COVID cases and hospitalizations are again on the rise in the U.S., causing many to ask if we’re in for a repeat of last year, when Omicron wreaked havoc on the holiday season.
“The only honest answer I can give you is, ‘I don’t know’,” Dr. Michael Osterholm, director of the Center for Infectious Disease Research and Policy at the University of Minnesota, tells Yahoo Life. “And no one does. I don’t think anybody can predict anything more than a couple weeks out at most.”
While some experts are predicting a more mild winter in terms of COVID cases than in years past, experts say that doesn’t mean you should let down your guard completely — especially given that reported COVID cases and hospitalizations have climbed by more than 25 percent in recent weeks, and test positivity rates are rising at a rapid pace.
So how can you protect yourself and your family from COVID this winter season? Here’s what some experts say.
Make sure your vaccines are up to date
Blood-test data shows that nearly all Americans now have at least some immunity against the virus either through prior infections or vaccinations. However, doctors say getting fully vaccinated is still your best defense. “Getting a bivalent vaccine dose right now is as important as it can be,” says Osterholm. “Right now, only about 12.1% of individuals five years of age and older who are eligible for the bivalent have gotten it. The vaccines can’t do any benefit if they’re not in somebody’s arm.”
The new boosters are labeled bivalent because they protect against both the original virus that causes COVID and the Omicron subvariants BA.5 and BA.4. Staying up to date on your vaccines “significantly lowers the risk of getting very sick, being hospitalized or dying from COVID-19,” according to the Centers for Disease Control and Prevention. In fact, a new study shows that from December 2020 to November 2022, COVID-19 vaccines kept more than 18 million people out of the hospital and saved more than 3 million lives.
Dr. Vandana Madhavan, director of advanced pediatrics at Mass General Brigham in Boston, tells Yahoo Life there’s another reason you want to avoid severe COVID illness. “The Omicron subvariants that are becoming a larger proportion of the COVID cases that we’re seeing are becoming more resistant to the monoclonal antibody that’s given as early treatment,” she says. “It’s limiting our treatment options to the oral antivirals and to a three-day course of the intravenous antiviral remdesivir for people at higher risk. So we’re already seeing that new variants are affecting our toolkit, and we don’t know what’s in store.”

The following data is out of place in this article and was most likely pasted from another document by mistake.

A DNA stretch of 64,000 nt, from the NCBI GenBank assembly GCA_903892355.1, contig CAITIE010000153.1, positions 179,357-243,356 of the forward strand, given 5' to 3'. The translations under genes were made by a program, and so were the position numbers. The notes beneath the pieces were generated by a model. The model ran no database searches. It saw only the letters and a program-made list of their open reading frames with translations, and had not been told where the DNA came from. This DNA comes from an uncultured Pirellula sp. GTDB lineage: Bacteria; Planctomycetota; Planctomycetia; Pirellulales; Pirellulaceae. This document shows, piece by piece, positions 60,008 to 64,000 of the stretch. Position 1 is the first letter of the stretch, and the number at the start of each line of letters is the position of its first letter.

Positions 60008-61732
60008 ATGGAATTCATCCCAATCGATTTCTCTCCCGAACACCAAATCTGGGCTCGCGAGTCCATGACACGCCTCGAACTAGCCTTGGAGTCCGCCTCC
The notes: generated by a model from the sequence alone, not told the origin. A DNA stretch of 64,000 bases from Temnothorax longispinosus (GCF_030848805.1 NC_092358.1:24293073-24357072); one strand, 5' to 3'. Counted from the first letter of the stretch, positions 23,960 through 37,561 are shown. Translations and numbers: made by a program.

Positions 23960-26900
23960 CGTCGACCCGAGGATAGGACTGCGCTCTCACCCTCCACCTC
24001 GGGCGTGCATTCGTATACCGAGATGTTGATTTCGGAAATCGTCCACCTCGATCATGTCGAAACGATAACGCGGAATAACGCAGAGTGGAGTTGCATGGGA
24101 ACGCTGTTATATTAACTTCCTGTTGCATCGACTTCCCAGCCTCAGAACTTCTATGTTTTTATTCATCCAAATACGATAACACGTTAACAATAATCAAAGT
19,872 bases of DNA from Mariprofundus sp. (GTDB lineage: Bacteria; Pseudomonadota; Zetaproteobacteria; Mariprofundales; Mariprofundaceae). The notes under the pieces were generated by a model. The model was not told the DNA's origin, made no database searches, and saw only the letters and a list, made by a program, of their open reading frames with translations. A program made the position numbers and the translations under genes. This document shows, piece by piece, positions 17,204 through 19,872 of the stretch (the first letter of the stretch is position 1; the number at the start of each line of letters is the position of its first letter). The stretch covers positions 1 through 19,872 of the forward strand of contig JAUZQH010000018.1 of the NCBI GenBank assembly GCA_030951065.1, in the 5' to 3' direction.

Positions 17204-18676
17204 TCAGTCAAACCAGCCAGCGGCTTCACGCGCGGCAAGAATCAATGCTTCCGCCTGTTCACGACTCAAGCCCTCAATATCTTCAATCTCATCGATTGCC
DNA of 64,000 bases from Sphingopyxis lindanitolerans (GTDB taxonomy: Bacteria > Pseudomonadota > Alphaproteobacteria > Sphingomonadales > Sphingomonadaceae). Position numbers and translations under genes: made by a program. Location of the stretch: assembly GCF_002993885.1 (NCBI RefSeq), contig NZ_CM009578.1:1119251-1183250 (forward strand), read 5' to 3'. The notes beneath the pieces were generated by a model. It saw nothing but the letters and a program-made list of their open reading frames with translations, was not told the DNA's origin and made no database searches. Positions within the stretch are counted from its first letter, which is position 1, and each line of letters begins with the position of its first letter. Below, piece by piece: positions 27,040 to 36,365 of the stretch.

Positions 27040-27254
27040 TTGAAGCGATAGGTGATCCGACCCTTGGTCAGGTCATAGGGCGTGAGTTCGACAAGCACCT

Mask up when needed
Due to the rising cases, health officials are again recommending the wearing of a high-quality mask while indoors. “I think it’s a good idea to wear masks anytime you know you will be in contact with a larger number of people,” Dr. Andy Pekosz, a virologist and vice chair of the department of molecular microbiology and immunology at the Johns Hopkins Bloomberg School of Public Health, tells Yahoo Life. “Buses, airlines, even classrooms are all situations where you’ll be in close contact for long periods of time — greater than 15 or 20 minutes — with a large number of people in an indoor or more confined space.”
Madhavan says there may be other situations where you may want to proactively mask up. “People might independently choose as families to wear masks to keep themselves well before a milestone family gathering or wedding or event to make sure they remain healthy,” she says. Madhavan also notes that mask wearing not only prevents the transmission of COVID, but also flu and other respiratory viruses that are spread through droplets.
Know when to test
If you think you have COVID or you have been exposed to someone with COVID, it’s best to test. “COVID-19 home tests are available,” says Pekosz. In fact, the Biden administration announced on Dec. 15 that they are bringing back free at-home COVID tests. Every U.S. household is eligible to order four at-home COVID-19 tests at no cost.
The CDC also recommends testing before gathering indoors or visiting people who are at high risk for severe COVID, such as the elderly or someone who is pregnant or immunodeficient. “If you are feeling any kind of respiratory symptoms, scratchy throat, runny nose, coughing, sneezing, it’s best to stay home even if you have a negative COVID-19 test,” says Pekosz.
Take it outside when possible
According to the CDC, “You are less likely to be infected with COVID-19 during outdoor activities because virus particles do not build up in the air outdoors as much as they do indoors.” However, with colder temperatures, as well as winter storms, it can be hard to imagine spending time outdoors right now. But many restaurants and hotels provide outdoor dining experiences with heaters that protect diners from the elements. “If you’re at high risk for serious illness, you can still do a lot to protect yourself,” Osterholm says. “You do not have to be someone who’s imprisoned in your own home.”
Regardless of how you choose to protect yourself this season, Osterholm says that it’s important to stay vigilant and remember that COVID is still a deadly virus. “Imagine if three years ago we had a brand-new form of cancer arise and we said, ‘Oh, about 325 to 340 people are going to die every day from it.’ There would’ve been a major outcry, right?” Osterholm says. “Now we’ve become so used to this because it’s not 2,000 or 3,000 people a day dying. But 325 people a day is still a lot of people.”
Culled from Yahoo News. Click here for the link to the story https://www.aol.com/lifestyle/protect-yourself-family-covid-winter-010829375.html